The large size of the duck egg gives it a larger yoke to white ratio compared to that of a chicken egg.
Nutrition of Duck Eggs Vs Chicken Eggs
6x more Vitamin D in duck eggs compared to chicken eggs
2x more Vitamin A in duck eggs compared to chicken eggs
2x more cholesterol in duck eggs compared to chicken eggs.
Duck contains about 75% more Vitamin E than in chicken eggs.
Duck eggs reportedly also have more Vitamin K2,
Duck eggs also are higher in calories for the same weight quantity, probably due to it’s slightly higher fat concentration.
Also, keep in mind that the eggs of free-range, pastured animals generally have higher levels of vitamins and higher levels of omega-3 fatty acids.
The yolks are darker, yellower, indicating a higher nutrient density.
A 100 gm of duck egg will provide about 185 KCal of energy, compared to 149 KCal of energy provided by a chicken egg.
Both types of eggs, match each other in terms of carbohydrate content, while the protein content is slightly higher in the duck eggs compared to chicken eggs.
The mineral content of duck eggs is very similar.
Both contain selenium, manganese, zinc, copper, potassium, sodium, phosphorus, calcium and iron. The duck eggs contain slightly higher amounts of all these minerals.
Same is the case with vitamin content in both of them. The vitamin content is similar, but duck eggs have a higher amount of each one of them, which includes thiamin, niacin, riboflavin, pantothenic acid, folate, vitamin B6, vitamin D, vitamin E, vitamin A, vitamin B12 and retinol.
100 gm of duck eggs will have about 3.68 gm of saturated fat, compared to 3.1 gm in chicken eggs. The mono unsaturated fat content is about 50% more in duck eggs as against chicken eggs.
The amino acid content profile is also similar for both eggs, but again duck eggs contain more of them.
The amino acids included are threonine, isoleucine, trytophan, leucine, methionine, lysine, cystine, tyrosine, phenylalanine, valine, serine, glycine, proline, aspartic acid, histidine, alanine, and arginine. The only minus point that duck eggs have is the considerably higher cholesterol content, compared to chicken eggs. 100 gm of duck eggs will contain 884 mg of cholesterol, compared to 425 mg in chicken eggs.
Goose eggs are about three times larger than chicken eggs and the shell is harder.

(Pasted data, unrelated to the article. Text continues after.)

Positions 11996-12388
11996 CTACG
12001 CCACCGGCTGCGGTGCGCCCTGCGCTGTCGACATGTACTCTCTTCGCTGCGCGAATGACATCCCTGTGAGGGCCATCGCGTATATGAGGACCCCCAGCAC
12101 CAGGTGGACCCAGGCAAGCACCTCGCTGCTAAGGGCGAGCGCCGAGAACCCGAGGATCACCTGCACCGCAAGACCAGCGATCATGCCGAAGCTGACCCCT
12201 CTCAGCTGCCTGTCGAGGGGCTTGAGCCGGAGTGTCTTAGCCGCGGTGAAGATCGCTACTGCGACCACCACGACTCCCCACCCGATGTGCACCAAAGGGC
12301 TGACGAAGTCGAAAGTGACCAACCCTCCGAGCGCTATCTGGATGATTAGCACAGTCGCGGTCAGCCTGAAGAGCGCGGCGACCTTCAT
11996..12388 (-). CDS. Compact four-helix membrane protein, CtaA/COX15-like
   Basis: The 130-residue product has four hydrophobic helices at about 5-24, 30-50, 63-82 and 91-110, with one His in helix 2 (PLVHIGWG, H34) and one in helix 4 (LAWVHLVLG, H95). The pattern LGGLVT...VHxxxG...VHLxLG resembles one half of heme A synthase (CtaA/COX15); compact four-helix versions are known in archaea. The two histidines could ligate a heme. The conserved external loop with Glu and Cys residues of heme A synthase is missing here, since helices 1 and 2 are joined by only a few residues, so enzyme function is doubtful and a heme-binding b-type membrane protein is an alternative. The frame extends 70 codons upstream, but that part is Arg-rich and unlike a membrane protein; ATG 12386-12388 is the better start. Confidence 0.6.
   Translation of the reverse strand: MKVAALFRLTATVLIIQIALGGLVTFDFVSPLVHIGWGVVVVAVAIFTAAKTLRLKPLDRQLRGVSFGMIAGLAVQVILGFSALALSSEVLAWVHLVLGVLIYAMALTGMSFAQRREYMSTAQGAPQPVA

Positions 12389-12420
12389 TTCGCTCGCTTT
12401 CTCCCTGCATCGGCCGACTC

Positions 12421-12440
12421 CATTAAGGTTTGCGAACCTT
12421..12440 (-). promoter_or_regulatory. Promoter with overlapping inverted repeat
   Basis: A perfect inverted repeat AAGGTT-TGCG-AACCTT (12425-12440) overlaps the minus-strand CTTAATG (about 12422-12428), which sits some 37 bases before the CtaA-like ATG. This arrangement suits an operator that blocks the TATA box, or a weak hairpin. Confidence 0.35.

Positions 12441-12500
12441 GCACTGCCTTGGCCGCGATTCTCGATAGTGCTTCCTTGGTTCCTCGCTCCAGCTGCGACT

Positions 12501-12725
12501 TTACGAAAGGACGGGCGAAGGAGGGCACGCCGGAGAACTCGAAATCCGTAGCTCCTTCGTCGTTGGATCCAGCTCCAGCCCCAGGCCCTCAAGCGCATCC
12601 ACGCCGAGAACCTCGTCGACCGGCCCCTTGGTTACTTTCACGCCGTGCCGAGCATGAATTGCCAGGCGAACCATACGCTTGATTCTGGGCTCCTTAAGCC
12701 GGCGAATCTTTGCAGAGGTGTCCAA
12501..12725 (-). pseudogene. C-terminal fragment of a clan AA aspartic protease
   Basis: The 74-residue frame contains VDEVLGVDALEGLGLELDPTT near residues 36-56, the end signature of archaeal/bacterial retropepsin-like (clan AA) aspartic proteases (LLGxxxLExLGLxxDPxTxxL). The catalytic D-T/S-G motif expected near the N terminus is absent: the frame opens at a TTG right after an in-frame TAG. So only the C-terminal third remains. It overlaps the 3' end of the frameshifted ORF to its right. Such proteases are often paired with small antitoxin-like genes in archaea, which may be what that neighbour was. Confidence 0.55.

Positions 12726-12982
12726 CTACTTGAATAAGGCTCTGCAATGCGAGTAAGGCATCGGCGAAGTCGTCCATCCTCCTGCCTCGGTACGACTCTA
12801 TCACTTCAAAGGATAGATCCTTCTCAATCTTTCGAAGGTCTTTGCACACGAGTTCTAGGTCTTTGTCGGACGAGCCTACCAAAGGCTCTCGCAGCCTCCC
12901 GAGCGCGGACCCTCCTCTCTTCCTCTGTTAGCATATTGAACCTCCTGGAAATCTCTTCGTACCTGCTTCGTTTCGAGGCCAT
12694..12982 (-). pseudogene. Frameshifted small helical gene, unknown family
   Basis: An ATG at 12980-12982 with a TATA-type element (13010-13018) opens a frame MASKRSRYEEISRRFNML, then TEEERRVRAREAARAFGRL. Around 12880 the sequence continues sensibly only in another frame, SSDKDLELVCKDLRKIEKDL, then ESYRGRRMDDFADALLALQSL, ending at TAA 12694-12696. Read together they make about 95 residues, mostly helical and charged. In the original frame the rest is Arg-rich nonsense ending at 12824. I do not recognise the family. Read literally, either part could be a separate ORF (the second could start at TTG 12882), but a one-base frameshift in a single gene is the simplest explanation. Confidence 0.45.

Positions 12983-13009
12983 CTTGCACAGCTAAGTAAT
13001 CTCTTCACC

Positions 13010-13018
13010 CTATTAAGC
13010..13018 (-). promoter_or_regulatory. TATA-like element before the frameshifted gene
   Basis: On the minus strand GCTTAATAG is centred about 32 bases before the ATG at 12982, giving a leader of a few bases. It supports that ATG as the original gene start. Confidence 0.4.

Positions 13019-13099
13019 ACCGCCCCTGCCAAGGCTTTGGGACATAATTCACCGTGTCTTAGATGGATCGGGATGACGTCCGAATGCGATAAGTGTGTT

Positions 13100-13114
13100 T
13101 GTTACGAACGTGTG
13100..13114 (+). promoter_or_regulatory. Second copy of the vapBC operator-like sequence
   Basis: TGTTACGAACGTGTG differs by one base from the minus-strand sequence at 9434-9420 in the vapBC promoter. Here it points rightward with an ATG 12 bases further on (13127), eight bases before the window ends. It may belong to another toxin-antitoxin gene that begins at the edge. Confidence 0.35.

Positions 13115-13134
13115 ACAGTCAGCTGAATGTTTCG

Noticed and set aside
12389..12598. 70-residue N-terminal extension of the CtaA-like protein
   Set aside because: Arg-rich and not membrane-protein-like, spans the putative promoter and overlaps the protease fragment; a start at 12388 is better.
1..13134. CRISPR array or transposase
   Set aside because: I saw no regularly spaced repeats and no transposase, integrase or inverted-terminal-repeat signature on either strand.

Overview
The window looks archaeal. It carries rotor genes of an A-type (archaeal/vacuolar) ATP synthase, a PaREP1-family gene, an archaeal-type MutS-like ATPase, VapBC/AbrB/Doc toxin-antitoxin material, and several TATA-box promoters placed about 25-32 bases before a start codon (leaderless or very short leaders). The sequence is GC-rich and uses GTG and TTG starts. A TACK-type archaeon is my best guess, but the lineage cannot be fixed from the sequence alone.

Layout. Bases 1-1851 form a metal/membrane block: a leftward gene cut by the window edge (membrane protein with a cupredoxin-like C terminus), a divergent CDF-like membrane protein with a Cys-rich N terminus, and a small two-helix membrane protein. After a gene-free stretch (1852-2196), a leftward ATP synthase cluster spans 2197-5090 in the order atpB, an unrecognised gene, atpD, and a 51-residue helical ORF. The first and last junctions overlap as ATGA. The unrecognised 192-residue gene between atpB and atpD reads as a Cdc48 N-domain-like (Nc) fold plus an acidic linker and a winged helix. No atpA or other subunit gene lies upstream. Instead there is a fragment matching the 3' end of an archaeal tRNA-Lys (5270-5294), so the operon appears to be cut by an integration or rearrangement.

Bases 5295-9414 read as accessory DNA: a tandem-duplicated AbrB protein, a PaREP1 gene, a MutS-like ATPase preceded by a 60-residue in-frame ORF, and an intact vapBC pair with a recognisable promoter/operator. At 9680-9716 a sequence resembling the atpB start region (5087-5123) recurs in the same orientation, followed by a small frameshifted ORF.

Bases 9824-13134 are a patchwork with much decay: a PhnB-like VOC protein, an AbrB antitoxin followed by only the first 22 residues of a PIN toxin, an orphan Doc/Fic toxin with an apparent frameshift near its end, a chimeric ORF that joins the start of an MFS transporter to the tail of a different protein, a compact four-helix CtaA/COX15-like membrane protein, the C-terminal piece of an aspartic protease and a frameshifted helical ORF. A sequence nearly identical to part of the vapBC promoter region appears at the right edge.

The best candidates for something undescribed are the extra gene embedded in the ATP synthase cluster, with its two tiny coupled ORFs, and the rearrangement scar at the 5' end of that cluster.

The goose egg’s yolk is firmer than a chicken egg yolk, and has a higher yolk-to-white ratio than a chicken egg.
Goose eggs also have more beneficial nutrients and vitamins.
Specifically, a goose egg has more of vitamins A, D, and E than a chicken egg as well as more B vitamins (panothenic acid, B-12, riboflavin, thiamin, folate, and B-6).
19 percent of vitamin A and 29 percent of iron. It offers 53.1 mg of selenium, which is about three and a half times the amount found in a chicken egg.
A goose egg is a good source of the antioxidant lutein which can help with eye and skin health.
A goose egg provides 379 mg of choline, a nutrient grouped with the B vitamins.
Choline plays an important role in the development of cells and cellular communication.
A lack of choline can affect liver disease, hardening of the arteries and neurological functioning.
When you think of any type of egg you probably think of cholesterol. A goose egg has more cholesterol than a chicken egg (1,227 mg. versus 186 mg., respectively).
A goose egg is slightly higher in heart-healthy monounsaturated fats, but also higher in saturated fat than the chicken egg.
A goose egg has 19.97 g. of protein and a chicken egg has 6.23 grams.
Both types of eggs are a complete source of protein, which means that they have all the amino acids a body requires.
Department of Health (2013), Finglas PM et al. (2015) McCance and Widdowson’s The Composition of Foods, Seventh summary edition.
Cambridge: Royal Society of Chemistry, EU register of nutrition and health claims made on foods. https://www.egginfo.co.uk
EU egg marketing
Allen School of Health Sciences: The Truth About Eggs,
USDA National Nutrient Database: Egg, Quail, Whole, Raw, Fresh,
University of Utah Extension: Finding the Right Mix of Carbs, Proteins, and Fats,
Colorado State University: Dietary Fat and Cholesterol, https://www.nutritionvalue.org/
Egg, Fresh, Raw, Whole regulations https://eur-lex.europa.eu/
USDA Egg-Grading Manual https://www.ams.usda.gov/